After carefully examining sequences mapped to species other than bacteria and fungi, they found a significant number of reads (~ 2-3 %) that mapped to common food species. The most abundant food RNA sequences are corn (Zea mays) followed by rice (Oryza sativa Japonica group), with corn reads 66 times higher on average than rice. The data from a Chinese individual gave sequence abundance between corn and rice reversed: rice was 55-fold the number from corn. Apart from common cereal grains, RNA from other food items included soybeans, tomato, and grape.
Like endogenous miRNA, the levels of specific exogenous miRNA and rRNA were reduced significantly after Triton X-100, protease, RNAse and protease followed by RNAse treatments, suggesting that some of the exogenous RNA molecules like the endogenous miRNAs are associated with protein and/or lipid complexes in circulation.
Some of the micro-RNA-like molecules from observed exogenous miRNA sequences and some highly abundant exogenous sequences (bacterial rRNAs) were synthesized and transfected into a mouse fibroblast cell line. The expression profiles of a number of genes in the cells were affected by some of the exogenous RNA sequences.
MiRNA in milk
Finally, researchers at Moringa Milk Industry, Zama Kanagawa, Japan, using more conventional microarray and quantitative PCR analyses identified 102 miRNA in bovine milk, 100 in colostrum and 53 in mature milk, and 51 were common to both. Among them, several immune- and development-related miRNAs including miR-15b, miR-27b, miR-34a, miR-106b, 130a, 155 and 223 were more highly expressed in colostrum than in mature milk. Some messenger(m)RNA was also found in bovine milk. While synthetic miRNA spiked in the raw milk whey were degraded, naturally existing miRNA and mRNA in raw milk were resistant to acidic conditions and RNase treatment; unexpectedly, miRNA and mRNA were also found in infant formulas purchased from Japanese market.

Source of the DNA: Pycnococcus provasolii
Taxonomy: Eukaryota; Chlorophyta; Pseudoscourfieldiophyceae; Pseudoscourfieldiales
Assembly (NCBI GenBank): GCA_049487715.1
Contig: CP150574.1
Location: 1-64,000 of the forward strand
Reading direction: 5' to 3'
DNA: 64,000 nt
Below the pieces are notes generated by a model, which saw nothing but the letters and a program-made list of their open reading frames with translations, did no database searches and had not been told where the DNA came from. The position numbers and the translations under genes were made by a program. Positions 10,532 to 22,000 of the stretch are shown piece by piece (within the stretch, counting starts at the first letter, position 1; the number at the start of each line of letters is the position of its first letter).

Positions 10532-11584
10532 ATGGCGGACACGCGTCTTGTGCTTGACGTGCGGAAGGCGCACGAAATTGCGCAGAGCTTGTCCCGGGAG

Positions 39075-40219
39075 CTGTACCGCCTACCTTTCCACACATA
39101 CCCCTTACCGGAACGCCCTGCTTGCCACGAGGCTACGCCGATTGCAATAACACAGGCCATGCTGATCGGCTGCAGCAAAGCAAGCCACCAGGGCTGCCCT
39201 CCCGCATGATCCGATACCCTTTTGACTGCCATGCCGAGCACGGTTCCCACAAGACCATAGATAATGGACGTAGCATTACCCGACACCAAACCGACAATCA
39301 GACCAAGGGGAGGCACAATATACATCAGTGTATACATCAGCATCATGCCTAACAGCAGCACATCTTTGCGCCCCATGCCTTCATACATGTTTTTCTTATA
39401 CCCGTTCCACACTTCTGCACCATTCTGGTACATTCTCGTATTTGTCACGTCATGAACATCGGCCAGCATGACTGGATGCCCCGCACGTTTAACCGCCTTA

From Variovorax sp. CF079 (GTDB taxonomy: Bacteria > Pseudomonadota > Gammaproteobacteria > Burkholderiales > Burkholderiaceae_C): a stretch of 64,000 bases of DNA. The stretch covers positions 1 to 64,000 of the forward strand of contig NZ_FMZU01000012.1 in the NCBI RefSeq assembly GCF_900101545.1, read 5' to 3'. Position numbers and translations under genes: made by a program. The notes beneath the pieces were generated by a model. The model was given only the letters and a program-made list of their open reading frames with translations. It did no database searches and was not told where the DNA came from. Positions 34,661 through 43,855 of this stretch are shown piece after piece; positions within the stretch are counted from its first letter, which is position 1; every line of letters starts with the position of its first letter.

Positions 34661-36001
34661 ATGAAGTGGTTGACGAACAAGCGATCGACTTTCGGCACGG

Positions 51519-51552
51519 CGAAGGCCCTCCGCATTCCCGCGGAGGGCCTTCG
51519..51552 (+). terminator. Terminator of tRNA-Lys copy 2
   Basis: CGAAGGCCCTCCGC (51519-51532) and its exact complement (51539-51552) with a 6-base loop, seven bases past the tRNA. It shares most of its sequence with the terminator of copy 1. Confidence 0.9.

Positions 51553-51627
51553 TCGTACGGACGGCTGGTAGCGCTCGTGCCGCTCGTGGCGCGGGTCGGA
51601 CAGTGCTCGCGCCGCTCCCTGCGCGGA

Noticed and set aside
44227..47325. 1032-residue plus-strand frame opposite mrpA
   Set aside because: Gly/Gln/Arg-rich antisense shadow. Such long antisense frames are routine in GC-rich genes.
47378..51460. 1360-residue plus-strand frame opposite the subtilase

Nucleic acids (both DNA and RNA) from food can resist digestion in the human gut and enter the circulatory system, with the potential of being taken up by cells to influence gene expression and/or become incorporated into the cell’s genome. This underscores the hazards of GM and other unknown nucleic acids introduced into the human food chain by GMOs.